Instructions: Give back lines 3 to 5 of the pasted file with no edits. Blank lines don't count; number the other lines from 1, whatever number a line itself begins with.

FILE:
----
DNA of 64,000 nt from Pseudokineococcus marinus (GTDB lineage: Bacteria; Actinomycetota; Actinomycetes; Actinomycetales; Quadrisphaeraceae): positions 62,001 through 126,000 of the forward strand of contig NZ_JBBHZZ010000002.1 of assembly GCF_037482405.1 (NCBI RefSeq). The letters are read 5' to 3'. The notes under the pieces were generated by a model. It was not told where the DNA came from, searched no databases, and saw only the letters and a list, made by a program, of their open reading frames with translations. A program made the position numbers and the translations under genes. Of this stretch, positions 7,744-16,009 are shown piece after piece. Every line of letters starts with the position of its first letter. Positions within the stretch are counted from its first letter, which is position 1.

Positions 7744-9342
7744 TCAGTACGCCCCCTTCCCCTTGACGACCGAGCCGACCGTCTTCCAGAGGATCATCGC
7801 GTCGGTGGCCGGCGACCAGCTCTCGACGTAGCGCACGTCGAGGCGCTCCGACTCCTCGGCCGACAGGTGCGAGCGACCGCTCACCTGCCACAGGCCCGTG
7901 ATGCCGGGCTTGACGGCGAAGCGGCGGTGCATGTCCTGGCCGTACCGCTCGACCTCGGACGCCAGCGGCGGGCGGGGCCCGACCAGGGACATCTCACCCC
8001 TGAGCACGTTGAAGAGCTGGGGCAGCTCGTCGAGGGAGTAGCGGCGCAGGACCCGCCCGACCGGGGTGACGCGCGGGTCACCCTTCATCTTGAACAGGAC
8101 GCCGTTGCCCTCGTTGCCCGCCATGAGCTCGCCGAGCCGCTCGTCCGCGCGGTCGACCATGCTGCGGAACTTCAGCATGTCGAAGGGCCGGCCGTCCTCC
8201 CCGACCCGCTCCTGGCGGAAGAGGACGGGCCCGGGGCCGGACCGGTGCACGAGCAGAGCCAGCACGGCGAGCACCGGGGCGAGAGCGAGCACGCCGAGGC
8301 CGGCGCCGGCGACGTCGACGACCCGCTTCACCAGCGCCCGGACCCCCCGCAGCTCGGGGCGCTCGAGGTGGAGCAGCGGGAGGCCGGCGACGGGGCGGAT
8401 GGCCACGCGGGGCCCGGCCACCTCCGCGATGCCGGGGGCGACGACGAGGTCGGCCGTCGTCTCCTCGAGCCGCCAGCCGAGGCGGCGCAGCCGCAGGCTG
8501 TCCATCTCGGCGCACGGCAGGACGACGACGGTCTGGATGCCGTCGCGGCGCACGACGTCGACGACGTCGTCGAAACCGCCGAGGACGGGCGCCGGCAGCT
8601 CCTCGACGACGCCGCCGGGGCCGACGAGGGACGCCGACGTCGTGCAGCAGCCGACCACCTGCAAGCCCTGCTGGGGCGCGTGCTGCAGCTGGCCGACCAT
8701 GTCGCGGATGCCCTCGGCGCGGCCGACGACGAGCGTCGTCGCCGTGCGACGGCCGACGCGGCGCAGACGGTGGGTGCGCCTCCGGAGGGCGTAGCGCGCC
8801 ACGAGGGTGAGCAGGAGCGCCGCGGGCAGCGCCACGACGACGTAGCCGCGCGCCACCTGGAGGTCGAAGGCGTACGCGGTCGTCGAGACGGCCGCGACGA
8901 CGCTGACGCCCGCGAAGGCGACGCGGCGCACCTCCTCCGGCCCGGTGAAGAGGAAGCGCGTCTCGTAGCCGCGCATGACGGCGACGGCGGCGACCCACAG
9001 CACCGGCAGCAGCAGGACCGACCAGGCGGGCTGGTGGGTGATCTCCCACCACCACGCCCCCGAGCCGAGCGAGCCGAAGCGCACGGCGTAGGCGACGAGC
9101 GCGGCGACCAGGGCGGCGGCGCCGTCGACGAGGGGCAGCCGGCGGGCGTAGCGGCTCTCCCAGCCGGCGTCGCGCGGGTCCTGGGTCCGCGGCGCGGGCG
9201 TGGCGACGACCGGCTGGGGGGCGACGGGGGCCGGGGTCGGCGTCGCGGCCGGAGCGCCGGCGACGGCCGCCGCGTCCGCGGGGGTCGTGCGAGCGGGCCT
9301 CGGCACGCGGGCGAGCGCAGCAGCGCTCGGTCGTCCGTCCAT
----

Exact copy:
7744 TCAGTACGCCCCCTTCCCCTTGACGACCGAGCCGACCGTCTTCCAGAGGATCATCGC
7801 GTCGGTGGCCGGCGACCAGCTCTCGACGTAGCGCACGTCGAGGCGCTCCGACTCCTCGGCCGACAGGTGCGAGCGACCGCTCACCTGCCACAGGCCCGTG
7901 ATGCCGGGCTTGACGGCGAAGCGGCGGTGCATGTCCTGGCCGTACCGCTCGACCTCGGACGCCAGCGGCGGGCGGGGCCCGACCAGGGACATCTCACCCC